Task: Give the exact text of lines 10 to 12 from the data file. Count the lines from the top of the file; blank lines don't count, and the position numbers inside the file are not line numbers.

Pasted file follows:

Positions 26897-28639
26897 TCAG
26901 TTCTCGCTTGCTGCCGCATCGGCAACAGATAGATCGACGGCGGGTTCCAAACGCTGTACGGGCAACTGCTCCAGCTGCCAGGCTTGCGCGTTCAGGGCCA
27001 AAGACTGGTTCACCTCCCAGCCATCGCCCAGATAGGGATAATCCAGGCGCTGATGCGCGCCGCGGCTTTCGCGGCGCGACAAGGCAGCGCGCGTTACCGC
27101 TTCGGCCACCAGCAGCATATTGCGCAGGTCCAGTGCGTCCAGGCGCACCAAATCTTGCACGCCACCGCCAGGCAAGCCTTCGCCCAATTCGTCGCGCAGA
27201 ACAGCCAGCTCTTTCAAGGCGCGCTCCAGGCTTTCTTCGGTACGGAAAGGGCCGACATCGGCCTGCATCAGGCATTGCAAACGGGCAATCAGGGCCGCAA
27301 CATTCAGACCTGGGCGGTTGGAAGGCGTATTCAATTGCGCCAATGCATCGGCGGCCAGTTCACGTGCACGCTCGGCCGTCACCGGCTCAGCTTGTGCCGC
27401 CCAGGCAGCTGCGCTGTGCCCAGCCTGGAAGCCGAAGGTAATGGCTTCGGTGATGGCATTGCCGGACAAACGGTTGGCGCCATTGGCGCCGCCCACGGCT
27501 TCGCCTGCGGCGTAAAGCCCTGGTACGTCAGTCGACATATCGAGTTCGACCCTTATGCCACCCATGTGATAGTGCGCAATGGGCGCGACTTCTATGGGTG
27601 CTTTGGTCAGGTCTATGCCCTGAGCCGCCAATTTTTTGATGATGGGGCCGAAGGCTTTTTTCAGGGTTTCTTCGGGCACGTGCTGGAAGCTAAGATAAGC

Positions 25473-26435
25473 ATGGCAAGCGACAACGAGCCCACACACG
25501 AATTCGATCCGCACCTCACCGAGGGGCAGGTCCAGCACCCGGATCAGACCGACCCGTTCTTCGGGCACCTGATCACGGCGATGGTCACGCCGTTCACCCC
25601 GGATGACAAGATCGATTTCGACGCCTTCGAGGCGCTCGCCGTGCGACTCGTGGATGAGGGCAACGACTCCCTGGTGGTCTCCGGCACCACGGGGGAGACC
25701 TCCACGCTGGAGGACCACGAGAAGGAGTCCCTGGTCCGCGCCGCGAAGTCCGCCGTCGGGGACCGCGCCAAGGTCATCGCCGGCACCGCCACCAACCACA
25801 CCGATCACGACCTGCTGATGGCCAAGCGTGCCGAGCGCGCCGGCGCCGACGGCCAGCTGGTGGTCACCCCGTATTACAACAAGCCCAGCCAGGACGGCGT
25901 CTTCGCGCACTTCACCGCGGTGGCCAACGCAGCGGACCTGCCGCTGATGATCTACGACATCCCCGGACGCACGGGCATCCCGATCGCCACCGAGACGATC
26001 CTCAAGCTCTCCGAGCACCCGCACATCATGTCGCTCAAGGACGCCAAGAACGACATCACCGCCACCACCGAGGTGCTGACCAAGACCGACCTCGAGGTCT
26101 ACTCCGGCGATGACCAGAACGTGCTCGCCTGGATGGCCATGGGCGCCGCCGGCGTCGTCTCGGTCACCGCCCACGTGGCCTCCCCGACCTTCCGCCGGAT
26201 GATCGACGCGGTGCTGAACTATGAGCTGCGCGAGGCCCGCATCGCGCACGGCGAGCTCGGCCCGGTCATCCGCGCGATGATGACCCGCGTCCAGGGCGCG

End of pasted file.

27601 CTTTGGTCAGGTCTATGCCCTGAGCCGCCAATTTTTTGATGATGGGGCCGAAGGCTTTTTTCAGGGTTTCTTCGGGCACGTGCTGGAAGCTAAGATAAGC

Positions 25473-26435
25473 ATGGCAAGCGACAACGAGCCCACACACG